Left: Will Mathers 1915, Right: Will and Tom in Salisbury, 2 September 1916.

Will and Tom had two cousins John and William Melrose who both died at Ypres. Their uncle Robert Melrose lost both his children in 1917. John died on 7 June 1917 at Messines, a day on which 6,700 Australians died. The battle of Messines commenced in the early hours of 7 June with the detonation of a million pounds of explosives packed into tunnels dug under German positions on the Messines Ridge. The explosion was heard in London and Dublin and killed approximately 10,000 German soldiers, the deadliest non-nuclear manmade explosion in history. Five months later, his brother William was also killed on Oct 12, 1917 in the Battle of Passchendaele. John Melrose was the first husband of my (great-) Auntie Annie, who lived until 1989 and was like a second mother to my father. She was married to John for only two weeks before he left Australia for France.

Left: William and John Melrose, Right: Annie Melrose (née Gammie)

Thomas Wilson – convict ancestor

After my previous slightly light-hearted post about Thomas Wilson ( an-odd-fellow ), I thought I should tell his real story, his transportation to Sydney in the Lady Nugent in 1835 and his later role in the Mona Vale Outrages.

The Lady Nugent on the high seas. Pencil drawing by George Richard Hilliard, 1840 (4).

The Lady Nugent on the high seas. Pencil drawing by George Richard Hilliard, 1840 (4).

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An odd fellow

Back in 2011, I discovered that one of my great-great- great-grandfathers (on grandpa Baker’s side) Thomas Wilson (1817-1890) had been transported to Australia in 1835 as a convict. He and two others had committed a highway robbery.

Just recently, I came across convict records that gave more information and a description of him. He was aged 21, single, a Protestant who could read and write. He came from Kent, and was a skinner and poulterer.  According to the convict records, he was 5 feet 4¾ inches tall, with ruddy and freckled complexion, brown hair and grey eyes, his eyebrows partially meeting. Among various marks and scars, he had (presumably tattooed) a sun, half moon, seven stars and a crucifix inside his lower left arm. At this point, I realized I was out of my depth, and called in the renowned symbologist, Professor Robert Langdon of Harvard, who told me that the sun, moon and seven stars were a set of symbols used by Freemasons and were also adopted by the Order of Oddfellows, founded in the eighteenth century. The Oddfellows modelled themselves on freemasons though were dedicated more to people of modest lifestyle, labourers and artisans. For the Oddfellows, the “sun, moon and stars” collectively might represent all God’s creation, all that is wonderful and admirable. The seven stars recalls The Pleaides constellation representing the “seven liberal arts”, and for a skinner and poulterer would probably translate to literacy and numeracy.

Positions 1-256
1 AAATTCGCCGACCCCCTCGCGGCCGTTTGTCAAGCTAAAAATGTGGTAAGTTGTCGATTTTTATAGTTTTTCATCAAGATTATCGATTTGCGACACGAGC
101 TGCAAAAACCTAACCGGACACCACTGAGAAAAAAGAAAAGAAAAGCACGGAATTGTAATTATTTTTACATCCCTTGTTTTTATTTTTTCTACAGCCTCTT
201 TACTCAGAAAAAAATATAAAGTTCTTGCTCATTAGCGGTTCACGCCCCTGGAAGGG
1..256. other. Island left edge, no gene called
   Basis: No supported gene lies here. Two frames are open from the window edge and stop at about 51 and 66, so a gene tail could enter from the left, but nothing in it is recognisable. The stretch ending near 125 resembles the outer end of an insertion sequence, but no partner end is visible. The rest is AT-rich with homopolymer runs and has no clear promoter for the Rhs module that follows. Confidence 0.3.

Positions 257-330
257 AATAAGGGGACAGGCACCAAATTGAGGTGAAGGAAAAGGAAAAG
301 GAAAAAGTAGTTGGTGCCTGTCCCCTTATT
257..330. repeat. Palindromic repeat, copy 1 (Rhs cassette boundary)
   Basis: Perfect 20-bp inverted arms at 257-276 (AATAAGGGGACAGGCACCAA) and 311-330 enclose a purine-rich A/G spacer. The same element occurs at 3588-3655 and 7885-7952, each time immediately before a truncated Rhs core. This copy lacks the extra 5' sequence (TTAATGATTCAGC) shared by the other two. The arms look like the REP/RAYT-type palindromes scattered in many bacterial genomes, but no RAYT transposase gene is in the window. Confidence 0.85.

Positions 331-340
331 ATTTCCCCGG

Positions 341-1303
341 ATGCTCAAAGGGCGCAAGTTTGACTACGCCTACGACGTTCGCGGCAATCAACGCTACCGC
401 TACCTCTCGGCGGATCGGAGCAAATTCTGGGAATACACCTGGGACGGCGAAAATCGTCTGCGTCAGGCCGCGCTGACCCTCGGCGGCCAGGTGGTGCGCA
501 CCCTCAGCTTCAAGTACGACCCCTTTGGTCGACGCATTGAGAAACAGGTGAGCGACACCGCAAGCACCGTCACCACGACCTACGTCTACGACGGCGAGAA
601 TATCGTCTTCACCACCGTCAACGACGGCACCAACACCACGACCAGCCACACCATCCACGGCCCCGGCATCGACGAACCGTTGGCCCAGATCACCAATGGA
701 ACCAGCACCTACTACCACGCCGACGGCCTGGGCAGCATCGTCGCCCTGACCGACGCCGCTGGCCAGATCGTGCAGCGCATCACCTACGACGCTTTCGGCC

Langdon concluded that a literate 19 year old working class boy who was already a member of the Oddfellows and had a distinctive set of symbols tattooed on his arm was unlikely to have been a simple highway robber. Could he have deliberately set out on a course of action that would result in him being transported to NSW?  Was there any significance that after he was given his ticket of leave, he bought substantial land holdings in the Manly area in 1853? Land now worth $300 million. And in 1869 became tenants of the “Mona Vale” property belonging to William Charles Wentworth, one of the three explorers who found the first route across the Blue Mountains in 1813. Was it significant that when he arrived in Australia in 1835, Wilson was first sent to Paramatta to work for William Lawson one of the other three explorers. Could it be another coincidence that Thomas Wilson sold his land in 1877, exactly one year before the foundation stone was laid for the first Oddfellows Hall at Manly.

Langdon immediately flew to Geneva and interviewed Mathers, seeking any evidence of Oddfellows involvement in his life. Mathers was surprised at the turn this research had taken, and unwilling to believe that the location of the Oddfellows Hall in Casino just half a block from where he lived as a child was anything more than coincidence. Or that one of father’s close colleagues was the Warden of the local Oddfellows Lodge. And why did the Lodge reach out and offer Mathers a scholarship as a teenager that enabled him to visit New Zealand. Why did they try to bend his interest in astronomy towards astrology and more occult concerns? Clearly Langdon would have to follow the leads in New Zealand to see what connections were found.

Discussions with Mathers also revealed that in the 1940s, his grandfather had applied considerable pressure on his mother to get her to  visit two elderly women in Mosman, the granddaughers of Thomas Wilson. Why was it so important that this contact be made? Could the Oddfellows really have had a plan, a vision, reaching centuries ahead. And what could it possibly be?

Admiration: a post from Irene Waters

My Dad is a person I have admired from before the time I first knew him. My Dad had a wonderful sense of humour. His childhood and university days were full of harmless pranks and the nicest sound I can remember is my Dad reading or listening to the radio when something would tickle his sense of humour making him laugh out loud, infecting anyone within hearing.

Source: <a href=”https://irenewaters19.com/2016/04/30/admiration-weekly-photo-challenge/”>Admiration: Weekly Photo Challenge</a>